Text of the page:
Multiple Literacies, Communities, and Code Switching — Oh My!

Hello, colleagues! Reflecting on the first two weeks of this new approach to ENG 1121, I think that as a class we have covered a lot of ground in creating awareness about how multiple literacies play a huge role in how my students address writing assignments. I’m also getting some ideas about how we can continuously and explicitly talk about the writing process in general, in terms of drafting, reflecting on a draft, reviewing, planning revisions, and reflecting on a revision. It’s been a wild ride so far!

I want to echo others’ feelings about being in unchartered territory. While I have taught Literacy Narratives before, the idea of showing up ready to define terms and make explicit our goals of transfer for the students has really framed this assignment in a new light for me. The first day, we defined “rhetoric” and “literacy” as a group, and it was seriously a revelation. KEY TERMS!!!! I think in my college experiences, professors just talked in their fancy words and it all sailed over my head until I started making connections on my own. But it doesn’t have to be that way!! A few students have even volunteered on their own that different communities require different literacies and I feel like we are laying all this good groundwork for discourse communities in the next unit.

One thing I found quite interesting was that our discussion of Amy Tan’s “Mother Tongue” the first week quickly turned into small-group conversations about students having to translate for parents or speak a whole different type of English among friends or in school. I learned that many of my students are really connecting to the idea of multiple literacies in their own lives as bilingual speakers of English. This example really hit home for them.

This was deepened when we looked at Vershawn Ashanti Young’s “‘Nah We Straight’: An Argument Against Code Switching,” and could really explicitly target the idea of code switching as problematic in the academy when it turns into translation and replacement rather than expansion of literacies. As a class, we agreed that audience really matters so much in this idea, because some of our students could pronounce and translate the “Spanglish” examples in the text while others (including me) could not. So I told my students that if they want to incorporate different literacies into their writing in our class, the first consideration was audience and clarity, and that they could decide whether or not such inclusions would need some kind of context or explanation. I was surprised at where this went, and I think it set some good ground rules about trust and inclusion as we move forward as writers and readers together.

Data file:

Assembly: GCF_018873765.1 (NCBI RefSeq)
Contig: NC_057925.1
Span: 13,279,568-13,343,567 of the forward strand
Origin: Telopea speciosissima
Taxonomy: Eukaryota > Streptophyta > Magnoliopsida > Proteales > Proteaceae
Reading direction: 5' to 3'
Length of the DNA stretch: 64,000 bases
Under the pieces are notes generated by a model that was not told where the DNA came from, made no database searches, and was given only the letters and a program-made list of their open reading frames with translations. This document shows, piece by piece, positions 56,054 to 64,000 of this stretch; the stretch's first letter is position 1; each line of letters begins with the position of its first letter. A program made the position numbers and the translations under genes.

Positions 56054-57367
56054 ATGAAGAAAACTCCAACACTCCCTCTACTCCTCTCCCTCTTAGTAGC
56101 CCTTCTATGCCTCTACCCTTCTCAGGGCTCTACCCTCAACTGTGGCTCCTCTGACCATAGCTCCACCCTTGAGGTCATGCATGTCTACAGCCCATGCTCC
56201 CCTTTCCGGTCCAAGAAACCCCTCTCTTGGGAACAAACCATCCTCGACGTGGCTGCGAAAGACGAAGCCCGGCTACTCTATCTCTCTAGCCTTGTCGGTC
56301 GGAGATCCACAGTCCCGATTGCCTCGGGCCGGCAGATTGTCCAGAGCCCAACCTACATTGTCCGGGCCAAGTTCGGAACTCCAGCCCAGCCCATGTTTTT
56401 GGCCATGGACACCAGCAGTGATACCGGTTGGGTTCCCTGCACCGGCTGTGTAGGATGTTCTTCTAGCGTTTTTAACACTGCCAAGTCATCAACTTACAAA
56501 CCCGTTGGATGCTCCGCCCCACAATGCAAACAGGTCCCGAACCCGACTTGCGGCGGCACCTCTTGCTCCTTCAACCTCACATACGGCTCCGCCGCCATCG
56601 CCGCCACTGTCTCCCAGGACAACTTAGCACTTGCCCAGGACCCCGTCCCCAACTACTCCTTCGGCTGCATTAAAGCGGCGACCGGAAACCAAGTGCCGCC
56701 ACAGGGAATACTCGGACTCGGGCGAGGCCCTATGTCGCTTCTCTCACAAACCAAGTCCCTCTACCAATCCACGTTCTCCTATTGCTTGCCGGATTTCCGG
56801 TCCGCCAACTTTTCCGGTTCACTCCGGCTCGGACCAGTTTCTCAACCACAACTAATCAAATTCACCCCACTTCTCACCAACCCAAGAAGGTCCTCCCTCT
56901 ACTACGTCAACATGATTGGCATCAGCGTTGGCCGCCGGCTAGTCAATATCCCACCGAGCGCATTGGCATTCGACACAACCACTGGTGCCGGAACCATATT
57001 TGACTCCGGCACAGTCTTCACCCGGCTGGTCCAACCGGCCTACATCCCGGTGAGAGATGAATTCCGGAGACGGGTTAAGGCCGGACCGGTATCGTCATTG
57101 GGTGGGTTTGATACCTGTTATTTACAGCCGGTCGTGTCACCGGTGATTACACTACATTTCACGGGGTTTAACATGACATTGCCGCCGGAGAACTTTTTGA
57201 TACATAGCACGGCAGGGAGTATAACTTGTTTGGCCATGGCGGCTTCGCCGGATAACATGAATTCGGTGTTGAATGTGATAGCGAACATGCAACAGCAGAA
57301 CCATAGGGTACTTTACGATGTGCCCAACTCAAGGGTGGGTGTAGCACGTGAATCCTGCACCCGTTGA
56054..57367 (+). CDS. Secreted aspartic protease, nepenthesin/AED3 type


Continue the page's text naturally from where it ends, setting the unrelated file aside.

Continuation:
I am hopeful that students will use our “model texts” as guides when drafting to foreground their experiences into narratives that continue to draw on and deepen this awareness. But so far, I would say that we are on track! (But I am really missing that extra time that the lab hour provided in ENG 1101!!)

Students are drafting their narratives and Peer Reviewing each other’s work this week… and I have many questions for others about how Open Lab is going!!!!

Re: Open Lab, on the one hand, it’s so amazing to have a digital archive of the drafts being turned in. On the other, I think it was an uphill battle for students at first to figure out how to login and post, and I kind of wish I had computer lab access to get everyone squared away during a class period. Not sure how you guys are using Open Lab or dealing with tech issues so far? I like the idea of updating it more often with what’s happening next, but have set up my site to be more static since I wasn’t initially sure about posting on it all the time.

Looking forward to seeing everyone tomorrow!

2 thoughts on “Multiple Literacies, Communities, and Code Switching — Oh My!

  1. Aaron Barlow

    I agree with you completely about OpenLab. In the past, I have created my own WordPress sites, tailoring them to the particulars of the semester. I feel much more constricted by OpenLab, but i also understand the virtue of a common site as a home for all sections online. i just wish there were more flexibility and, quite frankly, a “stats” section so that we could follow usage of our pages and posts.
    Your code-switching exercises sound fascinating. I’ve been trying to work through the pros and cons of it for a quarter of a century (much more, on a personal level) and am coming to see it, at its best, as an expansion, not a constriction, of one’s communicative universe–though I’m not 100% sold. I do understand how it can be repressive (I repressed my own cultural ancestry for decades–only over the past ten years have I been able to embrace fully my Appalachian heritage and the language even I, who can still speak it, once referred to derisively as “hillbilly”)–but I also understand the realities of succeeding within the contemporary American milieu where people are expected to speak and write in particular patterns. I had to learn those for academia (fortunately, I started quite young, making it easier). My mistake lay in repressing my more native background. I did not understand that I could master both.

  2. Robert Lestón

    Great post, Kim. I’m really impressed that you taught Young, and it sounds like they really responded well. This point of multiple literacies and thinking about audience, and how that connects to trust. This is really important groundwork. Awesome!

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